Carnegie Mellon University

Center for Informed Democracy & Social - cybersecurity (IDeaS)

CMU's center for the study of disinformation, hate speech and extremism online

IDeaS Center for Informed Democracy & Social-cybersecurity


February 16, 2024

Cyborgs for Strategic Communications on Social Media

By Lynnette Ng

Image by author using generative AI.

Tags: Cyborgs, bot detection, strategic communications, activism, social media

Paper Citation: Ng, L. H. X., Robertson, D. C., & Carley, K. M. (2024). Cyborgs for strategic communication on social media. Big Data & Society, 11(1). 

Direct link to paper, published online February 14, 2024

What is Strategic Communication:

Strategic Communication, or StratCom, is the deliberate act of information creation and
distribution. Social media is an ideal conduit for StratCom as it allows for quick and vast
information dissemination. Public personas and organizations use StratCom techniques as part
of their social media strategy to establish brand image and build consensus on important issues
Reference: Countries
employ StratCom techniques in social media during the Russia-Ukraine conflict to build and
communicate desired narratives. Reference:

What are Cyborgs?
A Cyborg is the hybrid between a bot and a human. Cyborgs are social media accounts that are
not always bots, yet not always people. Therefore, they are detected as bots in one time frame
but identified as humans in another. They present this outfit because they are controlled by
human operators in one timeframe, yet controlled by automated scripts in other instances.

How do we Identify Cyborgs?
Cyborgs are defined as social media users that are detected as bots in one timeframe and
humans in another. Many past work use machine learning techniques to identify Cyborgs
through machine-identified differentiation of features from manually annotated accounts. Reference: and However, these methods do not
exploit the bot-human duality of cyborgs. We exploit this duality in our identification technique.

We studied over 3.1 million users from two large events where bots are known to operate: 2020
Coronavirus pandemic and 2020 US Elections. We compare changes in bot likelihood scores
across a period of time, and use the values where the proportion of users that change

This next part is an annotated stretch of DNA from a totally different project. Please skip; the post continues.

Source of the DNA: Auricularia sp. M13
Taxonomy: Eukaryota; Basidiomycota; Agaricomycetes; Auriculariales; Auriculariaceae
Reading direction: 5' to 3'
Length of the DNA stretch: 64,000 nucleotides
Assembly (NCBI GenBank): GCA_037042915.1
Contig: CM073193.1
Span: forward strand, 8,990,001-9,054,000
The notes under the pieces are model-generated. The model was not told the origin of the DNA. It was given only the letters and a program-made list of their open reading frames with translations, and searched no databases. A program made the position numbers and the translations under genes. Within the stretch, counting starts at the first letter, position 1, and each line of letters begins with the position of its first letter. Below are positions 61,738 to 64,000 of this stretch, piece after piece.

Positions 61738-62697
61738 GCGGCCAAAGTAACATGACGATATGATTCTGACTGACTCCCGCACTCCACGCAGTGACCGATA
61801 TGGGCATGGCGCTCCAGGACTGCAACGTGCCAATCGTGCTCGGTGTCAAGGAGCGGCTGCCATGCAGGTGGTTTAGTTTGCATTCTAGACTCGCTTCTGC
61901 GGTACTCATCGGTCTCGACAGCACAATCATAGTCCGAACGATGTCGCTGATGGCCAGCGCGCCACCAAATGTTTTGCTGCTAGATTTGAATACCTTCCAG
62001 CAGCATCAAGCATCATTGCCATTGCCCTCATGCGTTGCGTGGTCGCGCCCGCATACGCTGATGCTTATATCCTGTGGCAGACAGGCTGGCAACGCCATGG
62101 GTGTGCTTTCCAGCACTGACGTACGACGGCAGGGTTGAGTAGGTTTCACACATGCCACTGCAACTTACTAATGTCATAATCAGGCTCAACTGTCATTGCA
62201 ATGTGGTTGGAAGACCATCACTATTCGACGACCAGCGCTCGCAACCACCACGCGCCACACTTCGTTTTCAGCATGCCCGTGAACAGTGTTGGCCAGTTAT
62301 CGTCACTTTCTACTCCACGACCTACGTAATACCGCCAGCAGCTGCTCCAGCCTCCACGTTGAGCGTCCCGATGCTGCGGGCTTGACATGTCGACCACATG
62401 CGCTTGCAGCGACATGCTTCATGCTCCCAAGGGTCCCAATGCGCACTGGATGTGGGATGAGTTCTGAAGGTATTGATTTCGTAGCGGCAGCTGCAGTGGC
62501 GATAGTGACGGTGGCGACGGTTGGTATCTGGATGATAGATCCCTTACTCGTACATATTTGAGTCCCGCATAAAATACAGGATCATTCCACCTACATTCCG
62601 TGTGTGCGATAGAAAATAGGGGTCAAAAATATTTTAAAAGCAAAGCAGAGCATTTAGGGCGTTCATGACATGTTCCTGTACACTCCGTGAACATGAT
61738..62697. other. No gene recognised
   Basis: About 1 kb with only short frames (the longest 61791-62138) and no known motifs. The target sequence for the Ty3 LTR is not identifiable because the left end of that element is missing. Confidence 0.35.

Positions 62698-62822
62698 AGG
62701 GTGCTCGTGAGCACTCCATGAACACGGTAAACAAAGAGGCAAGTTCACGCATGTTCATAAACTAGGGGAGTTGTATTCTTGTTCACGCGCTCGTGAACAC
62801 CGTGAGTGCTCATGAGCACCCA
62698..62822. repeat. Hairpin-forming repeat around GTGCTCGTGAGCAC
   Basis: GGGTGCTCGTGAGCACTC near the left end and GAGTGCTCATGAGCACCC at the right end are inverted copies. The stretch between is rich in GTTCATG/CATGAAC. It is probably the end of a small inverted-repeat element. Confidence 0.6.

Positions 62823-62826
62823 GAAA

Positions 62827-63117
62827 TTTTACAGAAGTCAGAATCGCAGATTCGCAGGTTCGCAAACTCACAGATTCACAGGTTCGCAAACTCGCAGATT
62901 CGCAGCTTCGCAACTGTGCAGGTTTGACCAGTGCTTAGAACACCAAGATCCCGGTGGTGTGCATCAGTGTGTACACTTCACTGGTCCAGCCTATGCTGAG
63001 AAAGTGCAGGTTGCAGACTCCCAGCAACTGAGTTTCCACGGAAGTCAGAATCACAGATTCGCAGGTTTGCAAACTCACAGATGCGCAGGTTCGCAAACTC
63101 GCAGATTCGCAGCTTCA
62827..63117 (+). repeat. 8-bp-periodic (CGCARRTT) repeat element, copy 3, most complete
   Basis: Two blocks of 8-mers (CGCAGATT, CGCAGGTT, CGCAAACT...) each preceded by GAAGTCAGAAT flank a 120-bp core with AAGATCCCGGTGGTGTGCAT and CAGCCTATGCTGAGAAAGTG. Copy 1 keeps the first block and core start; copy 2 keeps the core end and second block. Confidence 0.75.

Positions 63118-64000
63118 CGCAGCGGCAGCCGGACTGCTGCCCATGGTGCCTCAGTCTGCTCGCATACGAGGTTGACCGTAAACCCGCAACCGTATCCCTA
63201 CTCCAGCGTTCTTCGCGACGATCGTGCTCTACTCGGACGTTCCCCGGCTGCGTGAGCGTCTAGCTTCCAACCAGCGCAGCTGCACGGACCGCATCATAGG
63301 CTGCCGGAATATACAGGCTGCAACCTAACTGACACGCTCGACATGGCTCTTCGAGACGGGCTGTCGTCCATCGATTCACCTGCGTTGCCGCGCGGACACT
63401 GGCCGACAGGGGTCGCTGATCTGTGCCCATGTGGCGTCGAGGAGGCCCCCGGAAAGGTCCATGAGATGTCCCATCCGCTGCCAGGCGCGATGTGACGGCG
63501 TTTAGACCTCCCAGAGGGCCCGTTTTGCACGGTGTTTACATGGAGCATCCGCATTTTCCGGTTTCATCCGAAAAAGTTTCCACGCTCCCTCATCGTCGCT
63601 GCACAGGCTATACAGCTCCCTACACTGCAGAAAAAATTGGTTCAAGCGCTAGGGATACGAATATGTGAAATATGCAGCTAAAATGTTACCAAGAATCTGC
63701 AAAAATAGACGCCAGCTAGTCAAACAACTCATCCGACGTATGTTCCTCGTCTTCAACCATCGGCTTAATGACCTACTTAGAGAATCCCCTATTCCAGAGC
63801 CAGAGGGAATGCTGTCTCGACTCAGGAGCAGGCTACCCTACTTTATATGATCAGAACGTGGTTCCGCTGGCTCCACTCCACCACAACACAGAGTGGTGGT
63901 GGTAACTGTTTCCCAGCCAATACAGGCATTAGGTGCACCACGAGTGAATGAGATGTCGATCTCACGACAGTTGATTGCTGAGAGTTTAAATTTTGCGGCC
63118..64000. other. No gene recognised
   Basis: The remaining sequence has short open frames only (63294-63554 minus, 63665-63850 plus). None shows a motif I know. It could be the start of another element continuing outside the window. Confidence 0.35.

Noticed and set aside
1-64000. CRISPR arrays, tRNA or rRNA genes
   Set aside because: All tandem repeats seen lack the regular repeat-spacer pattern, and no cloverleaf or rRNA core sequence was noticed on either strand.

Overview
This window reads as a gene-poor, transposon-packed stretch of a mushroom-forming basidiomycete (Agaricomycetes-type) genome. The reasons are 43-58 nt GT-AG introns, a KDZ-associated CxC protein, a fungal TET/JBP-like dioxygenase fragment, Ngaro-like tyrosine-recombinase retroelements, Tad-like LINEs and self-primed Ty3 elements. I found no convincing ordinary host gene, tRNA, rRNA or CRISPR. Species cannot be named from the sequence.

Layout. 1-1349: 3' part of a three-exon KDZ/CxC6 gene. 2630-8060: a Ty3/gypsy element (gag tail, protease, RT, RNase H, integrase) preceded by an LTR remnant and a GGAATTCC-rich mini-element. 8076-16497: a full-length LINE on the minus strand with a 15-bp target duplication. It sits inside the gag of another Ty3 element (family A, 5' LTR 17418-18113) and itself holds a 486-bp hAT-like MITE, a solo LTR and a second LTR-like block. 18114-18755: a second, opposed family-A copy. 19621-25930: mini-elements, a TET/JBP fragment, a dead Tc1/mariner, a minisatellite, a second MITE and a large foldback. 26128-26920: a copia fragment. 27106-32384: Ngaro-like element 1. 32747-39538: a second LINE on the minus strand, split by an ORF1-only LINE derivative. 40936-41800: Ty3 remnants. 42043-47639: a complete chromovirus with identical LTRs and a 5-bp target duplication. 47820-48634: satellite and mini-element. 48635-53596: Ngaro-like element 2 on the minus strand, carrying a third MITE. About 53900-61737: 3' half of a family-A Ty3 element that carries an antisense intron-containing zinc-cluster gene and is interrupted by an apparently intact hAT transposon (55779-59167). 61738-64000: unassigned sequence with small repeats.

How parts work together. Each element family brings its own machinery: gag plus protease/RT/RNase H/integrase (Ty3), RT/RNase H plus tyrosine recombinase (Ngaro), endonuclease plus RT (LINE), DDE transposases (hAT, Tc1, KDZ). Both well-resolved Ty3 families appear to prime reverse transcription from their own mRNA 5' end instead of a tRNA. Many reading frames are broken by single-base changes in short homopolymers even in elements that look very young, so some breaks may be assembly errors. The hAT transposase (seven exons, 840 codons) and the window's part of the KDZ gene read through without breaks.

classification tapers off as quantitative threshold for identifying Cyborgs. This is about the 75th
percentile of overall distribution, which is about a minimum of 3 flips.

Who uses Cyborgs?
Having identified the Cyborg users, we extract them and analyze the accounts. We find the following key observations:
  - Cyborgs are present in all topic sets, suggesting that they are used by all sides of a
    conversation for StratCom
  - Cyborg users are more centrally placed within a network, therefore they have a
    larger influence
  - Cyborgs have long online lives, indicating their ability to evade bot detectors, or the
    graciousness of the social media platforms to allow their operations.
  - From a manual annotation of a random subset of accounts, we find that Cyborgs are
    mostly activist accounts (36%) or renowned personalities (27%). That is, these users
    deliberately make use of partial automation to disseminate their message.

Three things about Cyborgs
  1. A Cyborg present itself as half-bot, half-human. That is, it is detected as a bot in one
     time window, and a human in another. Cyborgs could be a human using automation
     to aid them, or a bot using humans to provide personal touches
  2. A large number of cyborgs being used for strategic communication purposes, by
     activists and key figures to establish their brand and amplify messages.
  3. A quantitative definition of Cyborgs would be a user that changes bot classification
     more than 3 times, with each change being more than 0.10 difference in bot
     likelihood score.